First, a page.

When you think of ear-splitting noise, you probably picture heavy machinery or construction equipment, but many dangerously loud sounds aren’t on a jobsite. In fact, we may be so accustomed to high levels of noise in our everyday life that we don’t realize we are being exposed to hazardous sounds – noise so loud it could permanently damage your hearing.
How Loud Is Too Loud?
Our ears evolved to hear nuance and sound direction in a wide range of frequencies and volumes, allowing us to communicate with others and respond to sound cues. Hearing is a finely tuned sense, and along with that come some limits.
Sound is measured in units called decibels (dB) which indicate volume. Human hearing is calibrated so that sounds under 75 dB cause no stress or damage to the auditory system. You can listen to ongoing sound at this threshold (or less) and your hearing will not be affected no matter how long the sound level persists. When sound becomes louder than 75 dB however, it begins to pose a threat to hearing health.
Hearing damage from loud sounds is linked to exposure time. The louder a sound is, the less time you can listen to it without sustaining permanent hearing damage. On the job, 85 decibels, about the sound of a factory floor, can cause hearing damage after 8 hours of continuous exposure. Sound exposure times become exponentially smaller as volume increases. At 95 dB, about the sound level of a subway car or human shouting, hearing harm occurs after only an hour. The volume of a live rock concert, around 105 dB can only be safely listened to for 15 minutes before permanent hearing damage happens and at 120 dB there is no “safe” exposure time, sounds at these volumes will instantly cause irreparable harm to your ability to hear.
Everyday Noise, Extraordinary Consequences
Worker’s safety laws require that dangerous sound levels be mitigated with appropriate hearing protection, but there aren’t any laws that protect your hearing out in the world at large. Even as some of our noise examples above show, loud sounds exist all around us and can be hard to avoid. To care for your hearing, you should always have appropriate hearing protection. For those who are frequently exposed to dangerous noise levels, investing in custom hearing protection can help prevent permanent hearing damage.
Another way to care for your hearing is to use a sound monitoring app on your smartphone to help detect when your surroundings are too noisy. Decibel detecting apps can help you protect your hearing from overexposure to loud sounds and can identify the noisy parts of your daily life you may have normalized. Normalizing everyday noise is natural, but it doesn’t make it any less harmful.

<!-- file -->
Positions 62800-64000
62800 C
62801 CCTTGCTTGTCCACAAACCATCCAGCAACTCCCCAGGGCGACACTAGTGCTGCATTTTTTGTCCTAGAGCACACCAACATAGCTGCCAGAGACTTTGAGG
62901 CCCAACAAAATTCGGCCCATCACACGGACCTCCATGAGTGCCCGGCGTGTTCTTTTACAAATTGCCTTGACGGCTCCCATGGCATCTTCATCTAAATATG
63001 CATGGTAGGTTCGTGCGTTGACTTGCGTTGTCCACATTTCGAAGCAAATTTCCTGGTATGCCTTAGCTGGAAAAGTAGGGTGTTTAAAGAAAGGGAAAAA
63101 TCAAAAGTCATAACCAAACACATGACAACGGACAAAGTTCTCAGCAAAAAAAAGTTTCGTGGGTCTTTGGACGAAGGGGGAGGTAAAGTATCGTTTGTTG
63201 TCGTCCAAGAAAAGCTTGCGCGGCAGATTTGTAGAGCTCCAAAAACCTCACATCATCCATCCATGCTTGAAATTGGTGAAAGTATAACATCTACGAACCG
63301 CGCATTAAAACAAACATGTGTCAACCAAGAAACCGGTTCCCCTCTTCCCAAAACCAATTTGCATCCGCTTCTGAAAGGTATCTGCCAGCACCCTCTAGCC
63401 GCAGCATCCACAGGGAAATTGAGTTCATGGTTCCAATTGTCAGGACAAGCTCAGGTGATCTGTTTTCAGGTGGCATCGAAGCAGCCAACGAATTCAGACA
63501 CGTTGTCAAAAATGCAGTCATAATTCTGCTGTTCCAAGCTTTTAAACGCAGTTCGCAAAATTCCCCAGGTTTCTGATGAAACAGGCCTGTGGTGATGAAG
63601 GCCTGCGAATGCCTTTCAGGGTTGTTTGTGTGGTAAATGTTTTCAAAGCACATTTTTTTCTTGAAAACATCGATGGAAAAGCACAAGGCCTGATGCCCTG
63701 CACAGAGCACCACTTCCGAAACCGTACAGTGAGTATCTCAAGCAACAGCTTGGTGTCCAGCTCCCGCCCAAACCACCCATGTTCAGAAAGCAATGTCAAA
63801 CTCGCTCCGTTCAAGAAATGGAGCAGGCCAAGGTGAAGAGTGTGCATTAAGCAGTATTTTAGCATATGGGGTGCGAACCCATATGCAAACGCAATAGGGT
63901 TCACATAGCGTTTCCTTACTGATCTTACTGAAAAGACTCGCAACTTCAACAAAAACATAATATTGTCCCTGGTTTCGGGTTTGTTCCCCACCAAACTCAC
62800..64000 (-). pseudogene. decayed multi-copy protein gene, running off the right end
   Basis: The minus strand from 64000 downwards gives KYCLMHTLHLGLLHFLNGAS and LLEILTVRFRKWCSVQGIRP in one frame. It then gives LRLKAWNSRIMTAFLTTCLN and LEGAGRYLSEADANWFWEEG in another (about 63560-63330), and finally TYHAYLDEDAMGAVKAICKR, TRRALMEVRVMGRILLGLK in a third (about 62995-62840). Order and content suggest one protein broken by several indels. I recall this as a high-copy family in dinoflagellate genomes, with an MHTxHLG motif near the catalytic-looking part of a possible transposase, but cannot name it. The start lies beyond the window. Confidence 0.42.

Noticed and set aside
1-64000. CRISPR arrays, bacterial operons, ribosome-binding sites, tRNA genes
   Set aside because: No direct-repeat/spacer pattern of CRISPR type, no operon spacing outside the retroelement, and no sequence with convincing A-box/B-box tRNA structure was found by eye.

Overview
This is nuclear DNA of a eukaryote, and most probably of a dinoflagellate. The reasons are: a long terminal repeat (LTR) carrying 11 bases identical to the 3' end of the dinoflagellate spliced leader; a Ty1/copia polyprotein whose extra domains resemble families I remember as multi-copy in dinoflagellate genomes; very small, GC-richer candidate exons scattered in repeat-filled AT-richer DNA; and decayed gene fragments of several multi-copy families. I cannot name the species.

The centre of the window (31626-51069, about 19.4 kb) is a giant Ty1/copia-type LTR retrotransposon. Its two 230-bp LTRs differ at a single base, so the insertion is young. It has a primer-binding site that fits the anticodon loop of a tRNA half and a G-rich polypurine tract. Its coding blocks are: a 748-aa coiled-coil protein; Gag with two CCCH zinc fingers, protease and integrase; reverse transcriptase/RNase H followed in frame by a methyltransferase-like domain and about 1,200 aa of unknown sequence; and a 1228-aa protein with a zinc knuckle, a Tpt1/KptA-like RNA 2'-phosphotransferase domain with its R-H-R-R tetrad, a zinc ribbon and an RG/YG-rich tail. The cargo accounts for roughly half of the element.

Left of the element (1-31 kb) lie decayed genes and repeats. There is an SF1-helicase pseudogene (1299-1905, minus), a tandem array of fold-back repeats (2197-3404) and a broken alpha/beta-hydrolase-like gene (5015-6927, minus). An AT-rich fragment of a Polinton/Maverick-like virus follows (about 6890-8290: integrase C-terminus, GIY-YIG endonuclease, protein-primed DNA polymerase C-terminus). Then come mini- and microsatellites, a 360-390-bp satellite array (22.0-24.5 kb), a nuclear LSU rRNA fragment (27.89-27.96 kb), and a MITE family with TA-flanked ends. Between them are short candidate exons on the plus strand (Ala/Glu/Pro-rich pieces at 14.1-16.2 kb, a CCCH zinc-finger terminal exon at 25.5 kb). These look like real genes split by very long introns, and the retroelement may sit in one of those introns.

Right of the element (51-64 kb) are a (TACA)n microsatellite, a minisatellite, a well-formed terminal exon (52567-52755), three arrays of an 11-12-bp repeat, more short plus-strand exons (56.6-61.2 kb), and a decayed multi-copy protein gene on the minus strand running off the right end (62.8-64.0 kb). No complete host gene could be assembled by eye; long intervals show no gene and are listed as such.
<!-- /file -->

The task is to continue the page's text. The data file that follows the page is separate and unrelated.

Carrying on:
Modern homes are full of appliances that enrich our lives, but many operate at a significant volume. From blenders to vacuum cleaners to coffee grinders, most appliances contain motors that deliver bursts of loud sound. To avoid hearing damage, avoid operating a cacophony of multiple appliances at the same time. Additionally, take breaks from appliance use so your hearing can rest. A simple decibel monitoring app on your smartphone can help you track when appliance noise crosses into the territory of dangerous noise levels.
Many people are surprised to learn that hair dryers can cause damage to their hearing, especially when used regularly over time. Part of the danger of hair dryers is their close proximity to the ear alongside the constant loud noise the blower generates. Try to limit your hair dryer use to short periods of time, air drying your hair as much as possible. Additionally, make a habit of directing the dryer’s force and noise away from your ear canal.
Live music can be obviously loud, but keeping track of the volume levels when we listen to music on a stereo, in home theaters or personal devices is just as important. Many digital devices don’t set limits to their volume levels or decibel output, making them potentially hazardous to the listener. Home theaters may emphasize their huge sound capacity, but like movie theaters, this often delivers harmful volume levels. Activities as innocent as watching a movie or playing a video game session can leave you with life-long hearing damage if the volume is set too high.